The Armenian Community Centre of Toronto (ACC), in partnership with the Sara Corning Centre for Genocide Education, is looking for two full-time digital archivists and one full-time educational-program coordinator for summer 2023. As these positions are funded by the Canada Summer Jobs program, applicants must be between 18 and 30 years of age. They should submit their résumés and cover letters to and with the job title noted in the subject line.

The digital archivists will be responsible for digitizing the ACC’s 40 years of archives. Their tasks will include the following:

  • Organizing files in chronological order
  • Developing a file-naming convention
  • Scanning documents and saving them to a SharePoint drive
  • Providing weekly status reports to the ACC’s board of directors

Applicants should have the following skills and qualifications:

  • Be between 18 and 30 years of age (inclusive) at the start of employment
  • Be Canadian Citizens, permanent residents, or persons on whom refugee protection has been conferred under the Immigration and Refugee Protection Act
  • Have a proven track record of high organizational ability

The educational-program coordinator (EPC) will be responsible for liaising with teachers and educational organizations in the GTA on behalf of the Corning Centre and working on tasks and projects that support the dissemination of human rights- and genocide-related education to high-school students. Their tasks will include the following:

  • Researching lesson plans and course curricula from various jurisdictions in Canada
  • Developing educational plans
  • Developing lesson plans that include teaching content, multiple media, evaluation materials, and assignments
  • Developing interactive and self-teaching materials for students
  • Drafting instructional materials for teachers and teacher-training guides
  • Attending board meetings and taking meeting minutes
  • Scheduling and attending daytime meetings with teachers, school board employees, and representatives of educational organizations in the GTA
  • Managing the centre’s main email inbox
  • Researching grants and possibly drafting applications
  • Coordinating event logistics
  • Preparing and executing email and social-media campaigns
  • Curating website and social-media content

Applicants should have the following skills and qualifications:

  • Canadian citizenship, permanent residency, or protected-person status according the Immigration and Refugee Protection Act
  • Enrolment in or completion of an undergraduate degree
  • Ability to write in clear and concise English
  • Excellent organizational and administrative abilities
  • Ability to travel away from the office several times per month
  • Be between 18 and 30 years of age (inclusive) at the start of employment

The following skills and qualifications are preferred:

  • Experience in the field of education (e.g., as a teacher, classroom assistant, or student of pedagogy)
  • Experience with project management
  • Experience with grant writing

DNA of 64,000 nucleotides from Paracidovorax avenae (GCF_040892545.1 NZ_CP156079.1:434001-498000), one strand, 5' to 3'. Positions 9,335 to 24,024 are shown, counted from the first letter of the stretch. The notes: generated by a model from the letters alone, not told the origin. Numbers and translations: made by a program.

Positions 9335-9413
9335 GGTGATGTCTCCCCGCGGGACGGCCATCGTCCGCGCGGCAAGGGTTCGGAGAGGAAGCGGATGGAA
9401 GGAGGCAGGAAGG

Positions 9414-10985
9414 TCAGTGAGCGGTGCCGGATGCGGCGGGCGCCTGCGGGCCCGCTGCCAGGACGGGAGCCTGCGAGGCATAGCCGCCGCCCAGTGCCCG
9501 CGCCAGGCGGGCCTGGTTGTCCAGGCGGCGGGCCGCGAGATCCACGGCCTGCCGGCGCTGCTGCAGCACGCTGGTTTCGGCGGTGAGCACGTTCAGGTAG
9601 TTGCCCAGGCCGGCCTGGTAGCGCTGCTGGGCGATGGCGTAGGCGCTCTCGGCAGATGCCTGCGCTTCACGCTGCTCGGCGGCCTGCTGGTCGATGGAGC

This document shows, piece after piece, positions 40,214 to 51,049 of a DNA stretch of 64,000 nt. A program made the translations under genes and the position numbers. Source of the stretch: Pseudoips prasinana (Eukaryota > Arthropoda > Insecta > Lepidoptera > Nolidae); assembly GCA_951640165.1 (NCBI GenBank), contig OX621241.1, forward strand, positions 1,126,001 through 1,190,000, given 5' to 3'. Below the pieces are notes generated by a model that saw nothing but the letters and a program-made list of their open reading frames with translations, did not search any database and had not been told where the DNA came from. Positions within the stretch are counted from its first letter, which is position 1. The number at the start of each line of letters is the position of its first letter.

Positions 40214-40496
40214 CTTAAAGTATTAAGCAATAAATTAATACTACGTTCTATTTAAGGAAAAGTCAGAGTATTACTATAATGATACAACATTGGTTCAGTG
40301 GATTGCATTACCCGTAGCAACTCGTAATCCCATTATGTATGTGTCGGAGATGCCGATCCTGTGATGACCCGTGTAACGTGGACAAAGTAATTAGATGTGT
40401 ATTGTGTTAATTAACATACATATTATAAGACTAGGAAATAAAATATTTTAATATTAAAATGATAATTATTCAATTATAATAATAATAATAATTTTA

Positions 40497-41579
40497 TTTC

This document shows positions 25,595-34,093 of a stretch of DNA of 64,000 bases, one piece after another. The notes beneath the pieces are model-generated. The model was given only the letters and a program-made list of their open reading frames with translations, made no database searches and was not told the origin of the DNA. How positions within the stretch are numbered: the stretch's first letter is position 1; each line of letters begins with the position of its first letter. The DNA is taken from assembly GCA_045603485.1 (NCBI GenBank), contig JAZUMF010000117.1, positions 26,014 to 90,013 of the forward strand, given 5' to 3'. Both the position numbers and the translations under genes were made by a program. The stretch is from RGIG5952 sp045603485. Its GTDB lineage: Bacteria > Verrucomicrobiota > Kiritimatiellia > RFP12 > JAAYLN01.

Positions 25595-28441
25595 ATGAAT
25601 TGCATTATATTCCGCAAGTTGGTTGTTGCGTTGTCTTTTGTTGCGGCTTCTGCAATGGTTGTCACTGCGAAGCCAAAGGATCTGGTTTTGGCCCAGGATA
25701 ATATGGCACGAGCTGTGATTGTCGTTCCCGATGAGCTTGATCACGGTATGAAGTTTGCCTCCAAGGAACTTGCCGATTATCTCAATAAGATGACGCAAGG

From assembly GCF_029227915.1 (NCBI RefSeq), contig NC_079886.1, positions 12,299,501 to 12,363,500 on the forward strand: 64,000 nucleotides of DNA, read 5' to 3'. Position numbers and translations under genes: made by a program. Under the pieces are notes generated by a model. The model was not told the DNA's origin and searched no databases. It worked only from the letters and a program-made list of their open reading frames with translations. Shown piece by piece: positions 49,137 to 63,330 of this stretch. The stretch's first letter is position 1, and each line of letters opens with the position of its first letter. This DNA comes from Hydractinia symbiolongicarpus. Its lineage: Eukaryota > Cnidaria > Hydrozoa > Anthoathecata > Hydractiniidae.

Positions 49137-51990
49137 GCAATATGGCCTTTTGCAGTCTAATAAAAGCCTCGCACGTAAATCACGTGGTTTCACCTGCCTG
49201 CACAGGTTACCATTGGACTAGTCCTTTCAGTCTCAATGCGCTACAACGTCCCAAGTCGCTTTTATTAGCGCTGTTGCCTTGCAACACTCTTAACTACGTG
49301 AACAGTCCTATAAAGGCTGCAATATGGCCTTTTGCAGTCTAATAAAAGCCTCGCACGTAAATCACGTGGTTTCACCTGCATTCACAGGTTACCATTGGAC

• Familiarity with the study or teaching of violence, mass violence, civics, ethics, and/or human rights

The digital archivists and EPC will have their own office in the Armenian Community Centre of Toronto (45 Hallcrown Place, Toronto, ON M2J 4Y4). Their appointments will be for 40 hours per week, at a rate of $20 per hour, and will run for an 8-week period starting in June 2023.

About the ACC

Established in 1968, the Armenian Community Centre of Toronto is a charity organization that offers the local Armenian community and the GTA community at large the traditions of Armenian culture through artistic, athletic, recreational, intellectual, and social programs. The ACC serves all segments of society—across ages and interests—collectively working towards a more prosperous community in Ontario while promoting the principles of community, volunteerism, leadership, and active and healthy living.

About the Corning Centre

Established in 2012, the Sara Corning Centre for Genocide Education is dedicated to disseminating human rights- and genocide-related research to secondary-school students. Its namesake is the Nova Scotian nurse and humanitarian Sara Corning (1872–1969). Its work lies within the tradition of a sentiment expressed by Sara herself: “The hope for the future of all nations is education.”

The Corning Centre’s conviction is that human rights education is effective in ensuring that Canadian students become engaged in civic life, advocate for their own rights and those of others, and remain aware of the consequences of discrimination. Its initiatives including organizing teacher training workshops, developing programs for schools, giving in-class presentations, hosting public lectures, and creating teacher and student resources.

Over the past ten years, the Corning Centre has directly reached thousands of students in the GTA. It is headquartered at 45 Hallcrown Place, Toronto, Ontario, inside the Armenian Community Centre. It is governed by a 7-person board of directors.